Arkansas basketball used a ferocious comeback to knock off the Auburn Tigers on Wednesday night in Fayetteville.
Wednesday night’s tilt between Arkansas basketball and Auburn basketball featured a pair of teams heading in different directions leading up to the matchup.
Auburn had won two of their last three games since the arrival of five-star freshman guard Sharife Cooper. The Tigers have a self-imposed postseason ban but still had been playing as if they were contending for a spot in the big dance.
Arkansas had lost four of their last five games, feeling the brutality of a tough January conference play schedule, but still in the thick of an NCAA tournament season.
Auburn got out to a near-20 point lead in the first half, only for Arkansas to storm back and gain control of the game throughout the final ten minutes. Auburn had a chance to tie the game with two seconds left, but an errant desperation three was the deciding factor in Wednesday night’s game.
There is a lot to unpack from the SEC showdown–here are three takeaways.
1) Arkansas doesn’t need the three-ball to put up points
Arkansas basketball was among the top offensive squads in the SEC last season, a trend that has carried into Eric Musselman’s second season at the helm for the Razorbacks.
With high-octane shooters such as Moses Moody, Desi Sills, and Jalen Tate, one would expect Arkansas to live and die by the three-point shot.
However, even though they spent almost ten minutes of the game down by 15-plus points, the Razorbacks did not veer away from their initial game plan of getting their offense from driving to the rim.
Arkansas hit just four threes in the comeback effort–leading scorer Desi Sills had 22 points without a single triple.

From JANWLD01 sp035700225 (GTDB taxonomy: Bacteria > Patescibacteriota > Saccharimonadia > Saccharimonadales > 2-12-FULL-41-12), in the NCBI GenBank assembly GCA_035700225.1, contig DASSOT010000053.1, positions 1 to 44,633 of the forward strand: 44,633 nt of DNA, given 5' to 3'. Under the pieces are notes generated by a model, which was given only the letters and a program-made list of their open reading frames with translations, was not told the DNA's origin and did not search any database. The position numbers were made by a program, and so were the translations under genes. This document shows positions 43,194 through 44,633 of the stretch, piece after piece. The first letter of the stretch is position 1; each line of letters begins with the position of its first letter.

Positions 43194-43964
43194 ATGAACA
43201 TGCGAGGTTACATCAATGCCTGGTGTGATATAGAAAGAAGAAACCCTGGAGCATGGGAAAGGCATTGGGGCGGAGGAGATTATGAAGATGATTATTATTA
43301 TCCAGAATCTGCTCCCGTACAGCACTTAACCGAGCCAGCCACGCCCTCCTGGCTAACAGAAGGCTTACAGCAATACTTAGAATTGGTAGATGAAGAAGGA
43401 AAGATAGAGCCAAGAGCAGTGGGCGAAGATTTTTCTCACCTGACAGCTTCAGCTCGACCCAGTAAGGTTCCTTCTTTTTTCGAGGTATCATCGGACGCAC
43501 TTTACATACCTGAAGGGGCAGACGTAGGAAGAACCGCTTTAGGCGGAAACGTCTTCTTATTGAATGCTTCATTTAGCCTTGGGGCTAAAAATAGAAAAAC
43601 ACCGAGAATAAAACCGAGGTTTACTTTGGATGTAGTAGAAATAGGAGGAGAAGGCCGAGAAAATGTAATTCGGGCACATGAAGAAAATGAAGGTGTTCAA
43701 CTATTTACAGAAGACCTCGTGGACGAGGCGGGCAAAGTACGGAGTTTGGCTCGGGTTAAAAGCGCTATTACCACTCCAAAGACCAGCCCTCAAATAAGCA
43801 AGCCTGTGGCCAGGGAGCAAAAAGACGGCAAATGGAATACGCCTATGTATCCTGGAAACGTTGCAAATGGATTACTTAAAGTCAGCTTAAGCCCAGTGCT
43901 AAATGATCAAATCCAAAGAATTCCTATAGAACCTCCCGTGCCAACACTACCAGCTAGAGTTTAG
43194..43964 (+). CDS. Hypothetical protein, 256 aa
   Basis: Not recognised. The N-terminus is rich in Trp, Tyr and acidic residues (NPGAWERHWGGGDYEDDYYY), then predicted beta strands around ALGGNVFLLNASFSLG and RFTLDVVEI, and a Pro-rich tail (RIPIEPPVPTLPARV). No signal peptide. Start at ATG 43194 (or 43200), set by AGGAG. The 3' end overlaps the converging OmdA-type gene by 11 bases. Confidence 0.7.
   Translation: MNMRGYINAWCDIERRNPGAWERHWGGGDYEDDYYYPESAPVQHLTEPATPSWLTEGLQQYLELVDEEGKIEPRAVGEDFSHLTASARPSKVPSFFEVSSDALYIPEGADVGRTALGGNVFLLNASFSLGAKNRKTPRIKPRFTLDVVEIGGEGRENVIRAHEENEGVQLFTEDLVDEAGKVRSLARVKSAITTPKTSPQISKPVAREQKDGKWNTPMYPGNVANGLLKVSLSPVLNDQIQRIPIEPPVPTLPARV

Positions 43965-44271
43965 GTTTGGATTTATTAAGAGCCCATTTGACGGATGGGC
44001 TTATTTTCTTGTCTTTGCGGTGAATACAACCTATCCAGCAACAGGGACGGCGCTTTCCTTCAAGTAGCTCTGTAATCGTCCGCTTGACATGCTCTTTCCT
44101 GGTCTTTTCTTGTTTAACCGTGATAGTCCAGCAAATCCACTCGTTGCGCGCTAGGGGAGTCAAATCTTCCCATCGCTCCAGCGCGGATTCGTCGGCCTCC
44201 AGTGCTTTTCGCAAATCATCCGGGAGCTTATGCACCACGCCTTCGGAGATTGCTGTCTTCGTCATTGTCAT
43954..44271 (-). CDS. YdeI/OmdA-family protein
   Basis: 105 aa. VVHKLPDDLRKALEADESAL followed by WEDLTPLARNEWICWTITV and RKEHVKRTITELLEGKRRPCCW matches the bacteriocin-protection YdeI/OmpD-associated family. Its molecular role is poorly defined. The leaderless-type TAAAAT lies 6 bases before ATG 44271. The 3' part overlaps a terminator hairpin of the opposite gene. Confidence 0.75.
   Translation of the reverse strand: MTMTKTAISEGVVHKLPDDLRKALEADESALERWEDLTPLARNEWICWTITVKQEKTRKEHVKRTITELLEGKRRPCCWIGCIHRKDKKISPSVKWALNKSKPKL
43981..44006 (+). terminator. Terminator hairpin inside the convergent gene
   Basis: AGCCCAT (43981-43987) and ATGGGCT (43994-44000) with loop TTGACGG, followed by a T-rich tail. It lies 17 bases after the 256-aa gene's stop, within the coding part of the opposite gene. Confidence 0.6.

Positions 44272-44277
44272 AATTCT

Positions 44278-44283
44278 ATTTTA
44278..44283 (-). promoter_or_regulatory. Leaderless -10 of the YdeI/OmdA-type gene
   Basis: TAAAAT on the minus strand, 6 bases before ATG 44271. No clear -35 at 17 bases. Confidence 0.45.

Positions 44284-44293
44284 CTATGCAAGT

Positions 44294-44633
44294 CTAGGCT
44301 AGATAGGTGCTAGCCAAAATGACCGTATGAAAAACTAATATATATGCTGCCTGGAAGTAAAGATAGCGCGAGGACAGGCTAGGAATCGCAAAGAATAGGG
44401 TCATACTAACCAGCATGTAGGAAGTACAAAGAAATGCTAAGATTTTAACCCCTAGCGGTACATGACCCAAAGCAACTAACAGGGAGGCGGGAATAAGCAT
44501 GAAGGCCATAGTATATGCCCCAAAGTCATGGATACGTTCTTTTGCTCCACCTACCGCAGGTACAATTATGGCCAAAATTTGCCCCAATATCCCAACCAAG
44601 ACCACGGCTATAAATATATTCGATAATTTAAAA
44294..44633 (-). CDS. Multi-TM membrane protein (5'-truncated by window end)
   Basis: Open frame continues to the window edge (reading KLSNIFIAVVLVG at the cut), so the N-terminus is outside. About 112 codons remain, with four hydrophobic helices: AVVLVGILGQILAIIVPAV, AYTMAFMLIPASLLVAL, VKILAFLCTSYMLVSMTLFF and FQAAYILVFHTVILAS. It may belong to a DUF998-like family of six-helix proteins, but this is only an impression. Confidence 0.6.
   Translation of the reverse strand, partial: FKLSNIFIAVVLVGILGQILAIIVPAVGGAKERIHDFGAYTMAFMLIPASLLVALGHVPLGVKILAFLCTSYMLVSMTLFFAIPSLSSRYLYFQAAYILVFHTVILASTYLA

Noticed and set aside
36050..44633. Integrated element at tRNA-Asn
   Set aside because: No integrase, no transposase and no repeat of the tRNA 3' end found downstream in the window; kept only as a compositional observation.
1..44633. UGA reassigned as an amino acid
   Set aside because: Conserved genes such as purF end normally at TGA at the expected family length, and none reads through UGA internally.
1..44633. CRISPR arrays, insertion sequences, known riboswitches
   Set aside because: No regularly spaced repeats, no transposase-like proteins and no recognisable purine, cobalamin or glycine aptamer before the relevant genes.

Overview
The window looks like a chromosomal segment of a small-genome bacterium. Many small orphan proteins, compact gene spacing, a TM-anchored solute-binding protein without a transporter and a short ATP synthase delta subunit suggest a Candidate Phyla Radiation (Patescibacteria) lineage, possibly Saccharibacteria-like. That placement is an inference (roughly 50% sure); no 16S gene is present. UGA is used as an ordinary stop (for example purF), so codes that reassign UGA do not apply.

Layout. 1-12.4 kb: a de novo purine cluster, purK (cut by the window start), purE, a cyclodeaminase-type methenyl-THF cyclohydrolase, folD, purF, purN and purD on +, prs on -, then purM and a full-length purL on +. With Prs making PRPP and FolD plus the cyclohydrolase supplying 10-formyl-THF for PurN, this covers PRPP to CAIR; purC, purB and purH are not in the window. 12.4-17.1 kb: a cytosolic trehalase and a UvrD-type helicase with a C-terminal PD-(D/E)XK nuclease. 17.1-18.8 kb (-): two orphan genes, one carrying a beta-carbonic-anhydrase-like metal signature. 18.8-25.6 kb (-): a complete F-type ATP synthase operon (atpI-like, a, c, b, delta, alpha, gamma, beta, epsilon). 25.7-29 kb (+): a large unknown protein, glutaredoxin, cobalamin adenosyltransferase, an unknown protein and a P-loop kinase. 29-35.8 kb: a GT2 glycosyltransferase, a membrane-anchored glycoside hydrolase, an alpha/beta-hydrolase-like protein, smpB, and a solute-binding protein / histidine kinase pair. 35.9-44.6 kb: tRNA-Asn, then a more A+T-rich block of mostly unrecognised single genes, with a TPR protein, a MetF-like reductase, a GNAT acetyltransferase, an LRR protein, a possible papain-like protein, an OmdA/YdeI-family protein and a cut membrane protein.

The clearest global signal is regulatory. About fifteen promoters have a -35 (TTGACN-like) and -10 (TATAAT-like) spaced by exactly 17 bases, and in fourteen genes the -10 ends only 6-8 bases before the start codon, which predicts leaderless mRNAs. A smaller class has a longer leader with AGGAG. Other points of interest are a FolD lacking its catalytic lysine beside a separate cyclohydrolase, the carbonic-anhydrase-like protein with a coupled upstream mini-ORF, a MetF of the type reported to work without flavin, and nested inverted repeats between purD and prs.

The Razorbacks still attempted 15 threes, which could become an area of improvement down the stretch of conference play. This was the win that they needed to get back on track, and if the three-ball can begin to fall, Arkansas could catch fire at the right time.
2) Sharife Cooper can do most things, but Auburn needs production from everyone in order to win consistently
Before the arrival of Sharife Cooper, who missed all of the non-conference play due to ineligibility, this was easily the worst Auburn team on paper in years.
However, since adding Cooper, the Tigers have been far more potent on offense and have been playing with more energy. In his first four games including Wednesday’s game, Cooper is averaging 22 points, four rebounds, and eight assists. It’s a shame that we won’t be able to see Cooper in the NCAA tournament this March.
Cooper had another signature performance on Wednesday night, dropping a game-high 25 points, four rebounds, and four assists. The problem? Only one other Tiger, J.T. Thor, finished in double digits.
Bruce Pearl likely has no problem with Cooper putting up huge numbers like his aforementioned stat line, as he simply is not the problem. The problem is that so far this season, Auburn has yet to see their entire starting five click.
This is a pretty thin Auburn team as is, but the Tigers will need to see more than one point out of Devin Cambridge if they’re going to pick up some meaningful wins in a lost season.
3) Arkansas’ “Next Man Up” Mentality will take them far
Two of Arkansas’ top newcomers this season have been Moses Moody and Connor Vanover. Moody has been among the SEC’s top freshmen, averaging 17 points, six rebounds, and two assists on the season, while Vanover is averaging seven points and six rebounds.
However, neither of the two had particularly impressive showings on Wednesday, as Moody had just 5 points in the 32 minutes, while Vanover had two points in nine minutes.
Obviously, neither of the two poor showings mattered, as the Razorbacks won behind big games from Sills and Tate. As the Razorbacks head down the stretch of SEC conference play, their ability to utilize their depth will be a crucial factor in them earning an NCAA Tournament booth.
Moody and Vanover will continue to produce as they have been throughout the season, but the emergence of Sills and Tate in a must-win game was impressive and could signify a turning point of the season for Arkansas basketball.